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Insta-Q&A: Gotham's Best Guide

Scott Vogel

Thanks to ever-expanding entertainment options and skyrocketing prices in the city that never sleeps, there's never been a better time to come to grips with New York. Hence today's Insta-Q&A question. It comes from a reader who'd like to hear your opinions on the Big Apple's best guidebook. If you've got a favorite you'd like to recommend, by all means tell us for Tom of Washington's benefit. And if you have a question yourself, e-mail us at

Tom writes: I'd like a recommendation for a guidebook to New York City. I've never been there and would like to begin to take some two or three-day trips to see some of the sights. I realize it's a big city and I don't want to try to pack everything in to one or two trips. I would like a book(s) that could recommend some planned 2-3 day itineraries in addition to general information about the city, museums, lodging, food and logistics. I'm a middle-aged man (assuming I live to 116) and will likely travel some with my wife, who in addition to the sights loves vintage clothing. Any recommendations?

This is not an exercise for the meek. Typing the words "New York City guide book" into the search bar at produces 947 hits, and that's just in the book category. Given such a literary output, your best bet is to consider your own interests. Chances are good there will be a guidebook for you, whether your passions run to vegetarianism, archaeology, nature, tea, history, birding, comics, trees, hiking with dogs, dive bars, housing, bicycling ...

You get the idea.

But there are also good general books about New York City, most by the usual suspects. For the timeliest, most up-to-date information, familiarize yourself with publications such as Time Out, the Village Voice, and The New York Times. And don't forget our own recent guide to 24-hour excursions in the city. I myself am a big fan of the Not for Tourists guide, and also a handsome little book called IDEO Eyes Open: New York, which I'll be happy to send a copy of to the reader who submits the best suggestion for a great New York guidebook for novices.

By Scott Vogel |  May 14, 2008; 6:11 AM ET  | Category:  Insta-Q&A , Mid-Atlantic Destinations , Scott Vogel
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Like Tom, I've started to visit NYC a couple of times a year, and try to see different parts of the city each time. If I was limited to ONE book, it would be the "Let's Go" book on NYC. Yes, it's directed at younger people, but it's divided by area of town, and it's information is very specific, which is helpful for the novice. As far as I'm concerned, however, one book is never enough. Books aren't enough. I usually head to the library for a number of books, and photocopy the pages that interest me. I routinely cut and paste parts of chats from The Post to a Word documents titled with the name of the city they discuss. (I've already cut articles from the paper edition.) These go in a red folder, and I take it along. My first stop in the city is New York City's Official Visitor Information Center at 810 Seventh Avenue (between 52nd & 53rd Streets) for pamphlets, etc. (I visit their web site before I go, too.)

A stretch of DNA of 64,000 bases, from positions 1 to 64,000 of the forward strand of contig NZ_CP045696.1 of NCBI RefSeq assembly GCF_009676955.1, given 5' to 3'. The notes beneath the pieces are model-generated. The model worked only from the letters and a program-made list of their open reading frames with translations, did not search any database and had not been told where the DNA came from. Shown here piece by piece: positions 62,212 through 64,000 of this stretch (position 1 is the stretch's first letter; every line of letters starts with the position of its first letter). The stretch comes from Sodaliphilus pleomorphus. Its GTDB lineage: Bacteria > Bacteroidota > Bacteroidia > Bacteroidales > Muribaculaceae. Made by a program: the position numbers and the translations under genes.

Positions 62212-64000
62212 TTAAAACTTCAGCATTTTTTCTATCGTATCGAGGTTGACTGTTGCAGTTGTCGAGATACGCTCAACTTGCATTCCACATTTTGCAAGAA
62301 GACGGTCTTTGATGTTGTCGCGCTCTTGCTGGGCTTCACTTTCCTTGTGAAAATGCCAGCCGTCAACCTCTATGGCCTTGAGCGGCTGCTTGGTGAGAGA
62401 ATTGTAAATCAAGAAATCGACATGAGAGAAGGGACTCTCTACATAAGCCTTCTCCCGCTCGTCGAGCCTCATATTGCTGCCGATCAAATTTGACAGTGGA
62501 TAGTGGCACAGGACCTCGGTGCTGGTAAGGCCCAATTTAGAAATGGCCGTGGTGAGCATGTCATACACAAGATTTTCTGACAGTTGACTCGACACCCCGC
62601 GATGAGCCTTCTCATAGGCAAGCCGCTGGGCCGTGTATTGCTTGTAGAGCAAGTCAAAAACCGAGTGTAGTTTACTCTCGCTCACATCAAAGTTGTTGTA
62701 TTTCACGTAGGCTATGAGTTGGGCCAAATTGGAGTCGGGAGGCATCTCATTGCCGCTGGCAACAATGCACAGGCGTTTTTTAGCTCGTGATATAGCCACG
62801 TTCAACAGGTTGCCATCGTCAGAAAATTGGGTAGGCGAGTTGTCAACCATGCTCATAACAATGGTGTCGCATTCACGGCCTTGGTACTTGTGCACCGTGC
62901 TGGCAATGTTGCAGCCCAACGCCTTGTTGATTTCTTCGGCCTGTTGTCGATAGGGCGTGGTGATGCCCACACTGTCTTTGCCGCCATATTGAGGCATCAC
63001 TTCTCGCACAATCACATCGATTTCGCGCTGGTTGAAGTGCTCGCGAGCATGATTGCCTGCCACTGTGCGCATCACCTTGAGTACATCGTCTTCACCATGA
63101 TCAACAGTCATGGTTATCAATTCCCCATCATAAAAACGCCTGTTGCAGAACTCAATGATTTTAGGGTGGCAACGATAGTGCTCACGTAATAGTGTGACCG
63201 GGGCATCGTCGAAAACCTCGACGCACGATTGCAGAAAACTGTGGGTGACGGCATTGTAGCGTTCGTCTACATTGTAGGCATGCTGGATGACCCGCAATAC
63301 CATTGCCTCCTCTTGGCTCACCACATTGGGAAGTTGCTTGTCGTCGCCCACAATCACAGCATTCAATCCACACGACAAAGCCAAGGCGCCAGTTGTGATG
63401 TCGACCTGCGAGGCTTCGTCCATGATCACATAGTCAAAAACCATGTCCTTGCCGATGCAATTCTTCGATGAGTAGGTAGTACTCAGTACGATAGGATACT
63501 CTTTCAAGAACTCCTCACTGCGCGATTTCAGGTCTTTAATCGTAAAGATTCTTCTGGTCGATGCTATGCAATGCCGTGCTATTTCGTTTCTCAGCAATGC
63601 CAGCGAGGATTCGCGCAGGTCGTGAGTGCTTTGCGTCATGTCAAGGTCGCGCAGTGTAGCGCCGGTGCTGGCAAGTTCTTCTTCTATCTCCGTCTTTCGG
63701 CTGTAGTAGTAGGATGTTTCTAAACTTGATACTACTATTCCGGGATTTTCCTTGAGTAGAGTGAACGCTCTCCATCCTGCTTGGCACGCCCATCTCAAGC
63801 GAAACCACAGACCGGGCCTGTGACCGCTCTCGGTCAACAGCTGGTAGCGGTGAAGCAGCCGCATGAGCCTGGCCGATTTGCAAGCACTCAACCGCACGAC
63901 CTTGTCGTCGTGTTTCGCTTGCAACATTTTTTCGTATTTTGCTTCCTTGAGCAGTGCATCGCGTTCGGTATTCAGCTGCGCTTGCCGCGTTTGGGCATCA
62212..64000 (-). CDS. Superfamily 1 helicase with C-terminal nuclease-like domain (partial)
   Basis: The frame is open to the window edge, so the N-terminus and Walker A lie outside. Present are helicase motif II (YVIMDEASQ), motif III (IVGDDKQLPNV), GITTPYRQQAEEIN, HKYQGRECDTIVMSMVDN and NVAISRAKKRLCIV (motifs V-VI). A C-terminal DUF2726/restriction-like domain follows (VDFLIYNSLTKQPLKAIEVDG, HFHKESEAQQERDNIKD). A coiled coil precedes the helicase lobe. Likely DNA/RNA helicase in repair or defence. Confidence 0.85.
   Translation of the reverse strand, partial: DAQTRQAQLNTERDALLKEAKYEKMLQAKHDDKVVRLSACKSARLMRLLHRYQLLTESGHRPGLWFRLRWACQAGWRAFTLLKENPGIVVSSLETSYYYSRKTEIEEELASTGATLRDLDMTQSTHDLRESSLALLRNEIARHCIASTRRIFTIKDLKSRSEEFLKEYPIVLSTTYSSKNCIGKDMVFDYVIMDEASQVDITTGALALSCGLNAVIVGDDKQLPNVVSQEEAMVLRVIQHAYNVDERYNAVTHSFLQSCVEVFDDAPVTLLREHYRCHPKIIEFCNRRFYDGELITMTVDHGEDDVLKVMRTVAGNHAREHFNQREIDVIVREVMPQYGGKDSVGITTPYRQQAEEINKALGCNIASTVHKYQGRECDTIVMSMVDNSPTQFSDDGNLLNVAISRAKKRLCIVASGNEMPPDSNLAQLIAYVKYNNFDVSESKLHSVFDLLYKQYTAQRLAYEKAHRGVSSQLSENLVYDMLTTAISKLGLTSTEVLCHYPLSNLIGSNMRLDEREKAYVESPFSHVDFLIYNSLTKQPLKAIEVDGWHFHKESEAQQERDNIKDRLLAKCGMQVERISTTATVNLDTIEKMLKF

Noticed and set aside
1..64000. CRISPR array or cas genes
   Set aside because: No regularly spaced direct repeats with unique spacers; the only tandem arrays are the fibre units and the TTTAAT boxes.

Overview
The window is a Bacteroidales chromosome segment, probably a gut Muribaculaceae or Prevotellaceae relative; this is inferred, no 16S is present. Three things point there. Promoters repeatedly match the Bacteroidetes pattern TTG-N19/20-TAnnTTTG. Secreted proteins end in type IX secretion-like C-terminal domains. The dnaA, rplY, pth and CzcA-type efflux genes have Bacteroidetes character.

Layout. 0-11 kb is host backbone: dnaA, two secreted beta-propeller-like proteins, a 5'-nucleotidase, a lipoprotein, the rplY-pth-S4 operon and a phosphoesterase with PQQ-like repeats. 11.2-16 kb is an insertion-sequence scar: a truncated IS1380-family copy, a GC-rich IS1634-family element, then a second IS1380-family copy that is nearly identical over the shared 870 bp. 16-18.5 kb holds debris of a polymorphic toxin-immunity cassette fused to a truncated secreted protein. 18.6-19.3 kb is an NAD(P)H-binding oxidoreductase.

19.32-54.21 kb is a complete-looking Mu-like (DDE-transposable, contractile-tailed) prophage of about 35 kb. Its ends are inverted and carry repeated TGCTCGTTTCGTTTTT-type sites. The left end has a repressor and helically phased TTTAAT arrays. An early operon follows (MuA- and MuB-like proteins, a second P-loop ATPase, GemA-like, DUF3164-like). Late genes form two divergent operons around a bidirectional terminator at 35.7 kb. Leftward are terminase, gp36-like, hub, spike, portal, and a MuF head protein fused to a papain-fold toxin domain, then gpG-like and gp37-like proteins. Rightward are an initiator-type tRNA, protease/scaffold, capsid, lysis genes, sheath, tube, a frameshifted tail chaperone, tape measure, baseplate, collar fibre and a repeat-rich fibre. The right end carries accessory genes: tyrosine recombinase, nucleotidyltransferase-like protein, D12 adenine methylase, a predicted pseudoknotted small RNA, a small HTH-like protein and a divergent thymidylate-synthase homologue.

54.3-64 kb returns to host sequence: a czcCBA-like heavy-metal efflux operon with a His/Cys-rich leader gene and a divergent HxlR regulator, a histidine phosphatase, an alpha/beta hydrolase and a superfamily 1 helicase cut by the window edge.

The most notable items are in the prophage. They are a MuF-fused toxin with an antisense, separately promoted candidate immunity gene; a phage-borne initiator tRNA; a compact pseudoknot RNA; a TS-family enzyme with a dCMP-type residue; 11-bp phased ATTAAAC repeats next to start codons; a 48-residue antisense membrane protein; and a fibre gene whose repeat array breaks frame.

Posted by: City of Fairfax | May 14, 2008 9:08 AM

I like the Time Out books as well. The one for Bangkok is excellent. Just check the copyright to make sure it is as up to date as possible.

I would also check out the NYC tourism department's website. They are likely to have a wealth of current info there that is searchable (I would assume) by area of interest. Those sites often have hotel deals and other discount programs prominently displayed. Try

Posted by: Glenn | May 14, 2008 11:49 AM

I have never actually purchased or browsed thru books on NYC, but I do have the AAA book on New York State, which does have BASIC info on the major city sites.
Since Tom is looking for day trip info, I would suggest he familiarize himself with the websites listed above as well as the ones for the Port Authority and the Subway System. The Port Authority site has links to the ferry system if Tom plans on driving to the area ( much cheaper to park in NJ and take a boat across than to drive and park in NYC). I personally like to go by either bus or train, but do know people that want to have the freedom of not having to deal with those scheduled times.

Posted by: rja112 | May 14, 2008 11:51 PM

For a middle-age couple, I would recommend the Eyewitness Travel Guide to New York over the TimeOut Guide to New York. My parents used the Eyewitness Travel Guides when they went to Prague, Vienna and Budapest and loved them.

Posted by: Eric | May 21, 2008 9:01 AM

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